Title: Area Agent, Agriculture - Horticulture
Phone: (336) 753-6100
Email: pam_jones@ncsu.edu
Brief Job Description: Responsibilities include: Consumer Horticulture, Master Gardener Coordinator, Pesticide Education Coordinator, Commercial Horticulture.

Stacey Jones
Title: Area Specialized Agent, Commercial Nursery and Greenhouse
Phone: (704) 920-3310
Email: stacey_jones@ncsu.edu

Bill Lord
Title: Area Specialized Agent, Water Resources
Phone: (919) 496-3344
Email: william_lord@ncsu.edu
Brief Job Description: Water quality education and technical assistance

Craig Mauney
Title: Area Specialized Agent, Agriculture - Commercial Vegetables & Fruits
Phone: (828) 684-3562
Email: craig_mauney@ncsu.edu
Brief Job Description: Provides educational opportunities, training and technical support to commercial fruit and vegetable growers, agents, and industry in Western NC.

Rachel McDowell
Title: Area Specialized Agent, Consumer and Retail Food Safety
Phone: (919) 515-9155
Email: romcdowe@ncsu.edu
Brief Job Description: Support FCS Agents in delivering timely and evidence-based food safety education and information to stakeholders in NC.

Marsha McGraw
Title: Area Agent, Agriculture - Field Crops
Phone: (336) 753-6100
Email: mlmcgraw@ncsu.edu

Currey Nobles
Title: Area Specialized Agent, Food Safety
Phone: (919) 515-9520
Email: canobles@ncsu.edu

Karen Robertson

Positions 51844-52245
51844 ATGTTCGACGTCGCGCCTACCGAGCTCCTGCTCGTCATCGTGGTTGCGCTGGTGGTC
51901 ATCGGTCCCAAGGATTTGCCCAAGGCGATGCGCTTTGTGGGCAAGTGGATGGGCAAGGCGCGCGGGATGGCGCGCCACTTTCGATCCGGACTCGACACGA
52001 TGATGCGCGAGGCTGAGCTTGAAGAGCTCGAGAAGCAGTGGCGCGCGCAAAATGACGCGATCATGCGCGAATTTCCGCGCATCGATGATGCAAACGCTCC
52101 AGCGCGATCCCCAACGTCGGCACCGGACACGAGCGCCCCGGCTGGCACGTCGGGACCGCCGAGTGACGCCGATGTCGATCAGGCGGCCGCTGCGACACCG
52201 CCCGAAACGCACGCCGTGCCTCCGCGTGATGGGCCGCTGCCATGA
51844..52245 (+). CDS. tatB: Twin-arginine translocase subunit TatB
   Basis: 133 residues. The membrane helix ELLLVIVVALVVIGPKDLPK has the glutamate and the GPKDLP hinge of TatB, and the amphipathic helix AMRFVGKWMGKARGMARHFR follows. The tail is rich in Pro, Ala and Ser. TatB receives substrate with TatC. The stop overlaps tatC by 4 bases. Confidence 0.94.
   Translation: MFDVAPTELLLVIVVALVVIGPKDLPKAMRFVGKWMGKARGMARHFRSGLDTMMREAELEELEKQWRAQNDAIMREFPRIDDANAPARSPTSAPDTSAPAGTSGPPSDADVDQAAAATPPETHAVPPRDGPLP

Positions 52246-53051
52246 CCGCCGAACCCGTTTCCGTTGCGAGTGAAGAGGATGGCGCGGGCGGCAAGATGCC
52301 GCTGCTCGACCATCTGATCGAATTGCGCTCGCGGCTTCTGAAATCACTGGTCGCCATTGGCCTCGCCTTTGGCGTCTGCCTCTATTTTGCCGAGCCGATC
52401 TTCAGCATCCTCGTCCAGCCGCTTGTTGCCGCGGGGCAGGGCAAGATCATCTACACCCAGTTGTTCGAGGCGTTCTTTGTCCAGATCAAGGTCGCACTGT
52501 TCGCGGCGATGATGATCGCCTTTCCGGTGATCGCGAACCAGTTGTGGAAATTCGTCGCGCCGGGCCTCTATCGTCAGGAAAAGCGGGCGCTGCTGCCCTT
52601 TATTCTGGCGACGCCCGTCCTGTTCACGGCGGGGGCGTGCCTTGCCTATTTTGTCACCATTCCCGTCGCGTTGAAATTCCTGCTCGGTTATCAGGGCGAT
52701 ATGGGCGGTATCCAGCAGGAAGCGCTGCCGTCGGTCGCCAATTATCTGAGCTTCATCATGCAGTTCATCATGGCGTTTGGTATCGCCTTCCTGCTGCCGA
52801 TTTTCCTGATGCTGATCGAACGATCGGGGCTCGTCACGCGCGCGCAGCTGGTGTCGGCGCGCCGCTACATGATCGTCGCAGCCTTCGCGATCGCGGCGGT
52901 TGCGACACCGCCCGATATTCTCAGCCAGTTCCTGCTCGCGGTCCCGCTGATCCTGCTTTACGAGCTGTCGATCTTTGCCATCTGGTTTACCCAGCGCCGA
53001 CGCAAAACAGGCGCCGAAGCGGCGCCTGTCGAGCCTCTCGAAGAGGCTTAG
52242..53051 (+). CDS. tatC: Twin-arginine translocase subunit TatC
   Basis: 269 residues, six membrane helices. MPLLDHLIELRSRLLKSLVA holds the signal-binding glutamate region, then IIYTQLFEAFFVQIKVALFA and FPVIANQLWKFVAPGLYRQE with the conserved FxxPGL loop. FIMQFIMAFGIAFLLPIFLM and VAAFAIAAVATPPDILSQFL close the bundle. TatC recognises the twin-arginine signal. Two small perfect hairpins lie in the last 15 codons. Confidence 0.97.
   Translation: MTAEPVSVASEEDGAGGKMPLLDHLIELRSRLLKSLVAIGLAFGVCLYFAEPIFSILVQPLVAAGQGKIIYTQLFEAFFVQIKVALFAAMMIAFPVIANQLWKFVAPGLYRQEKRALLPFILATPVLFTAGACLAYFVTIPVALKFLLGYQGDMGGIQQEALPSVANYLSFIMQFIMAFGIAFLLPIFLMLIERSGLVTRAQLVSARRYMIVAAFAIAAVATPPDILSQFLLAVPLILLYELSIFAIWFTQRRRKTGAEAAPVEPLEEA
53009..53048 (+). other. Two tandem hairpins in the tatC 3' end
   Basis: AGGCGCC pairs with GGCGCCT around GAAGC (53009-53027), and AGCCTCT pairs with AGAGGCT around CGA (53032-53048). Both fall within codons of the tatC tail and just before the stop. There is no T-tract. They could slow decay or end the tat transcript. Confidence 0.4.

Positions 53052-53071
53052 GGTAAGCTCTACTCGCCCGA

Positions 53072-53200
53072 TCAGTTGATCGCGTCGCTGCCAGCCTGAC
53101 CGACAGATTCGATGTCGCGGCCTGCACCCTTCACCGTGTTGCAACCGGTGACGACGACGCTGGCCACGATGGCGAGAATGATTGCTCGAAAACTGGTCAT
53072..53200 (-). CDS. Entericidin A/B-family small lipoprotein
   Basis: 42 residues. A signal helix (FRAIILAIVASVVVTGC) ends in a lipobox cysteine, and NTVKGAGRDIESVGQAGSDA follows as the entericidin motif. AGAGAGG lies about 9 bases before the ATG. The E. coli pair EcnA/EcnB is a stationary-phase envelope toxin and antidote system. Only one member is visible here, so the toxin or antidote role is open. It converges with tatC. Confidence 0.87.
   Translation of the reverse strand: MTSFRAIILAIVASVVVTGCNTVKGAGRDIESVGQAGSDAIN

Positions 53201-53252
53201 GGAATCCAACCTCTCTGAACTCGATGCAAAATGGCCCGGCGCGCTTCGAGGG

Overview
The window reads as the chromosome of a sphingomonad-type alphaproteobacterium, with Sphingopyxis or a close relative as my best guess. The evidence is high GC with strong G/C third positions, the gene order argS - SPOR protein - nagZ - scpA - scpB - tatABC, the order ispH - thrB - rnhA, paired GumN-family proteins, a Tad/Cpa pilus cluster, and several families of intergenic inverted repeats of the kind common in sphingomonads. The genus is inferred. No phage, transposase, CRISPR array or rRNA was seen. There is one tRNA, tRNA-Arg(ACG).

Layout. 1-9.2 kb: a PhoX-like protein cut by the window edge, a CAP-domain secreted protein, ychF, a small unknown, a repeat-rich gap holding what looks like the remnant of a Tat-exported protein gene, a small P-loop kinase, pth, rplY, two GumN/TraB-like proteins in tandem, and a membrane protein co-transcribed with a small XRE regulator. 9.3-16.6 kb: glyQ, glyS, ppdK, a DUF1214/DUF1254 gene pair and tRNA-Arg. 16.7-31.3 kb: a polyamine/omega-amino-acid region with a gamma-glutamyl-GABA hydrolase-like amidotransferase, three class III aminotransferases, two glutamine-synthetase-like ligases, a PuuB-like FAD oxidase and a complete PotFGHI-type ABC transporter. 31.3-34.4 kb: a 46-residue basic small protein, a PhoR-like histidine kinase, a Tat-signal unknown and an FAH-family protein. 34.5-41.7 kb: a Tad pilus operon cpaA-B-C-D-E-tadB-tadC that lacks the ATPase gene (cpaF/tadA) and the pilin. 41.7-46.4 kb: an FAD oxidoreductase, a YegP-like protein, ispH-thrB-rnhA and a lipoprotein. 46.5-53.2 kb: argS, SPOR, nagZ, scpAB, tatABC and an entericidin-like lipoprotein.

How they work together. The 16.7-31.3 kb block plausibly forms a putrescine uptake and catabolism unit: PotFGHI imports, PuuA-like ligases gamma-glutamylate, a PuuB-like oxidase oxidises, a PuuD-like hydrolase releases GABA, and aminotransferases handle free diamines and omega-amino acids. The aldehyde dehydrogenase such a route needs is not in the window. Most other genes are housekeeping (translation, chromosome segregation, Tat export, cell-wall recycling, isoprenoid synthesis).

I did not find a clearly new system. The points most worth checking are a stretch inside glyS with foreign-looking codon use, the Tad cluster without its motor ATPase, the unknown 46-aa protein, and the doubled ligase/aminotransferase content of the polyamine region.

Title: County Extension Administrative Assistant
Phone: (336) 753-6100
Email: karen_robertson@ncsu.edu
Brief Job Description: Administrative and Agriculture Secretary, Safety Chair for the County.

Elena Rogers
Title: Area Specialized Agent, Agriculture - Food Safety - Fresh Produce Western NC
Phone: (828) 352-2519
Email: elena_rogers@ncsu.edu
Brief Job Description: Provide educational programs, training and technical support focusing on fresh produce safety to Agents and growers in Western NC.

Phil Rucker
Title: Area Agent, Agriculture - Livestock
Phone: (336) 753-6100
Email: phil_rucker@ncsu.edu

Mitch Woodward
Title: Area Specialized Agent, Watersheds and Water Quality
Phone: (919) 250-1112
Email: mdwoodwa@ncsu.edu
Brief Job Description: NC Cooperative Extension's Goals include: - NC's natural resources and environmental quality will be protected, conserved and enhanced. - NC will have profitable, environmentally sustainable plant, animal and food systems. Protecting our environmental resources, particularly drinking water quality, is a top priority in NC. NC Cooperative Extension is a leader in teaching, researching, and accelerating the adoption of effective water quality protection practices.

VIII. Contact Information

Davie County Center
180 S Main St
Mocksville, NC 27028

Phone: (336) 753-6100
Fax: (336) 751-1184
URL: http://davie.ces.ncsu.edu